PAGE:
Murder in Pastel Synopsis: Ten years ago Cosmo Bari vanished, and with him, his legendary masterpiece, The Virgin in Pastel. Since that day no one in the seaside art colony of Steeple Hill has heard from the eccentric painter.
Surrounded by an extended family of Cosmo’s colorful compatriots, mystery writer Kyle Bari believes he has come to terms with being abandoned by his famous father, until the day Adam MacKinnon arrives with his new lover, the beautiful but poisonous, Brett. Brett has an unerring instinct for other people’s weak spots; soon the quiet colony is seething with hostility and suspicion as Brett hints he knows something about the missing artist.
Kyle doesn’t take Brett seriously until the long lost The Virgin in Pastel is discovered hidden in an antique dresser. A few days later the painting has vanished again–and Brett is dead. Murdered…Goodreads
Murder in Pastel Review
I’m kicking myself for saying I’d review this book, I really am. Because, when I initially read the genre slot (mystery) and the blurb, I fully expected a good mystery novel. What I got, instead, was a soap opera with mystery elements. I should have known. Reading the blurb again now, its obvious. It ‘screams’ soap opera, and trust me, this book screams soap opera. Oh, my lord. The unrequited love, the town sleep-around, the hormones, the back-biting, the cattiness, the suspicious deaths.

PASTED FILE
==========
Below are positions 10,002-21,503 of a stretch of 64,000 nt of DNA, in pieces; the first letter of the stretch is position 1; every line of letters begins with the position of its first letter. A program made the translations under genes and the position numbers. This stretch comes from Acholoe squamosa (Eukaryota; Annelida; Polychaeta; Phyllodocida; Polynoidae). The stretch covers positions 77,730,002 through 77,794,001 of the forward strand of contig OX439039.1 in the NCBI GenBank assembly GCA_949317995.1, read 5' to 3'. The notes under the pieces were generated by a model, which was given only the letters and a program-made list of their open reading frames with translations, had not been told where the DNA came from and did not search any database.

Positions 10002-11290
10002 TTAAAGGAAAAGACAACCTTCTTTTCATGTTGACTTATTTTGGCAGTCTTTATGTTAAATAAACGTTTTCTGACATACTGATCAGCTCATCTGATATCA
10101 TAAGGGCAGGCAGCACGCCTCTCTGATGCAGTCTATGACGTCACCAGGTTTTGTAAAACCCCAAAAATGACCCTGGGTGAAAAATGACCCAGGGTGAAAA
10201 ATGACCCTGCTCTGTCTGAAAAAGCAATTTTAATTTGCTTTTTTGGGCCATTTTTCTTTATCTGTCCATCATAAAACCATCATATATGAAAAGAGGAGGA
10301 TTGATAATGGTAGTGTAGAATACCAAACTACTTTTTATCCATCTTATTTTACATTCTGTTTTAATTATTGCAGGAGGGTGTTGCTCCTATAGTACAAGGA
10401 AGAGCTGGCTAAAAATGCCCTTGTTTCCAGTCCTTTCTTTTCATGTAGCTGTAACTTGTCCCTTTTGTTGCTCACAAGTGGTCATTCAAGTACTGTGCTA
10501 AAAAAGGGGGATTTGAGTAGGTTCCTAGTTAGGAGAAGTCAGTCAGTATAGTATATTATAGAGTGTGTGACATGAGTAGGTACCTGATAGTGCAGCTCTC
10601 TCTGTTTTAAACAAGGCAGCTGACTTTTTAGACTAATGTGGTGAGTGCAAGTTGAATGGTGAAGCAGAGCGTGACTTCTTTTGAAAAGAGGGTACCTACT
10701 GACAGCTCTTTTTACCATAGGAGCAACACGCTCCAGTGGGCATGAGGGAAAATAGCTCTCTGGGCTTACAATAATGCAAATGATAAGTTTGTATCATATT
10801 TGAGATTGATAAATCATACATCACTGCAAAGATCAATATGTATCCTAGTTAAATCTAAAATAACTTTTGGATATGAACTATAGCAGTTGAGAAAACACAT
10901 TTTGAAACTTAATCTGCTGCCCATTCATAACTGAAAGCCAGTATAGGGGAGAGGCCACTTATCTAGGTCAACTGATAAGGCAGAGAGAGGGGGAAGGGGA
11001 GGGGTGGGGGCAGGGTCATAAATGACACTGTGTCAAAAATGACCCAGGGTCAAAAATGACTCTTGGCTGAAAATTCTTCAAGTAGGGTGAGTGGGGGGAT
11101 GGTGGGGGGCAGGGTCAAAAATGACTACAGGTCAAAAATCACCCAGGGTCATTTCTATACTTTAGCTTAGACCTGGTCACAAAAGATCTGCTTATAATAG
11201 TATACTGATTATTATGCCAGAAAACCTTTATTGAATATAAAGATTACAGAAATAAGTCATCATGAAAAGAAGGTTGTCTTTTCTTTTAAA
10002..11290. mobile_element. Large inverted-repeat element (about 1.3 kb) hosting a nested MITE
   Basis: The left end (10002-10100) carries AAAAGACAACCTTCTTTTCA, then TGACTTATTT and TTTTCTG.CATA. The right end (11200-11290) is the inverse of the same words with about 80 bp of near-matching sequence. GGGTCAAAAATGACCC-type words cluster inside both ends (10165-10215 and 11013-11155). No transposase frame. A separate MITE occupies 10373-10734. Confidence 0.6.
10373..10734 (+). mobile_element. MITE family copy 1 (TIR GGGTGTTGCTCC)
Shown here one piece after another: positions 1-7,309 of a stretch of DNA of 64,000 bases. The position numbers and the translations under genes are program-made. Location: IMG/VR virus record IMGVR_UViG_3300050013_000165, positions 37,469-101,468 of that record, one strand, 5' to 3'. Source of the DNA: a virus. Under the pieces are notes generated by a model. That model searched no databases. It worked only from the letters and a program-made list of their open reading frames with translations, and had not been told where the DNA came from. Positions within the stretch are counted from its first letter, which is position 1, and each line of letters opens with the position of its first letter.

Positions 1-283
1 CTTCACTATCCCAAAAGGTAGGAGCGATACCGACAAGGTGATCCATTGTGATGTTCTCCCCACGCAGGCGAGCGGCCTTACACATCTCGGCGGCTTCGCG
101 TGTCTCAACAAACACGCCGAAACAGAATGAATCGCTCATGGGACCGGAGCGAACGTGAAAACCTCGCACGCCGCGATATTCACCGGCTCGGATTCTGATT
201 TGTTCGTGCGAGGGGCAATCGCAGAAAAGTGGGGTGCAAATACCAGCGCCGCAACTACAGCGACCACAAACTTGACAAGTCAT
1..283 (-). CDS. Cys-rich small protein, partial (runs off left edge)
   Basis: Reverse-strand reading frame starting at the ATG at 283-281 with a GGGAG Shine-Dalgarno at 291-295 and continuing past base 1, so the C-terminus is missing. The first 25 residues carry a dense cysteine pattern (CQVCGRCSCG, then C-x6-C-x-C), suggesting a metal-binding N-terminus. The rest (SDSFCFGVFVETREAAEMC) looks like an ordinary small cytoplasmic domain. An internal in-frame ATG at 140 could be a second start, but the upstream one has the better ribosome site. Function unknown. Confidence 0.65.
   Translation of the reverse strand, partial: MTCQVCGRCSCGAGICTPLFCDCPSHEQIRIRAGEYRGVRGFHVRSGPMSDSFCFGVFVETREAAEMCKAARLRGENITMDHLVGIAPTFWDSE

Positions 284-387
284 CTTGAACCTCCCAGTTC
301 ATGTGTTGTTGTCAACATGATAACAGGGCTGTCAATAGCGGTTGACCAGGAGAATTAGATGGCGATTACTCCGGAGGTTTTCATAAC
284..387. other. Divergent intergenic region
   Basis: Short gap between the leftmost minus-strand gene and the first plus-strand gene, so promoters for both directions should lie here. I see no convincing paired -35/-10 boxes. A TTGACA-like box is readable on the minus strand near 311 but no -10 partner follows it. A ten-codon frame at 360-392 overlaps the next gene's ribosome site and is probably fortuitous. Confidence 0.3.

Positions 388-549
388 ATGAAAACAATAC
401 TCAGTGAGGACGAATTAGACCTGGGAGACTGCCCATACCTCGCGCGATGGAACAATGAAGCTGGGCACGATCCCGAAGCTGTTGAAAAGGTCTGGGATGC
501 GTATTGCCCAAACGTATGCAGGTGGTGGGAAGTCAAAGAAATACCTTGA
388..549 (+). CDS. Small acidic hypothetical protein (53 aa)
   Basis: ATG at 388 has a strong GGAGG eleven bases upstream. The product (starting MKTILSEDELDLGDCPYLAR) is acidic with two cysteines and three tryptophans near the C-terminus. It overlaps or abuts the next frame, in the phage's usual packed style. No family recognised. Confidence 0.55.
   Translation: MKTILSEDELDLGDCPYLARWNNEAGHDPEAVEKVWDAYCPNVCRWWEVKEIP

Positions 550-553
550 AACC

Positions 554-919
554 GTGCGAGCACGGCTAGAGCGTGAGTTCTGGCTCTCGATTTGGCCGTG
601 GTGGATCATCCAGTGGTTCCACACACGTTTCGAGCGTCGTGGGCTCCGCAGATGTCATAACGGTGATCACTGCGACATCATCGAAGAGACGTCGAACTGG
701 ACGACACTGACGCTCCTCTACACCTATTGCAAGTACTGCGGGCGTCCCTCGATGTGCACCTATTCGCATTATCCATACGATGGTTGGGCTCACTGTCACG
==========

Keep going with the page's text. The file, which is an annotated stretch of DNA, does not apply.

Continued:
I don’t watch soaps. I don’t watch romances. Heck, I don’t even watch comedies, so this book was so very far outside the realm of things I’d enjoy reading that it made me physically angry.
However, for the style that it is, its well-written. There are several salient points about homosexuality and homophobia inserted when you least expect it. There’s even a piece I liked because it discussed something I’v discussed more than once about homosexuality as it appears in most novels.
“..if the point is that marriage for us is the same as marriage for straights, then I think their relationship should have illustrated commitment and responsibility and compromise.”
“Its a story, Brain Guy.”
“its a story that confirms stereotypes about gays.” -Josh Lanyon
I’ve had the pleasure of reading several novels lately where, when a character is homosexual, the same-sex relationships are not made a big deal of. At least not more so than any other relationship. There’s hormones, lust, love, anger, etc. Its all there. But the lens of ‘wrongness’ is not. That is a fantastic thing.
Overall, Murder in Pastel is not a bad book. As I said before, it is well written. It just wasn’t quite the mystery book I was expecting to get!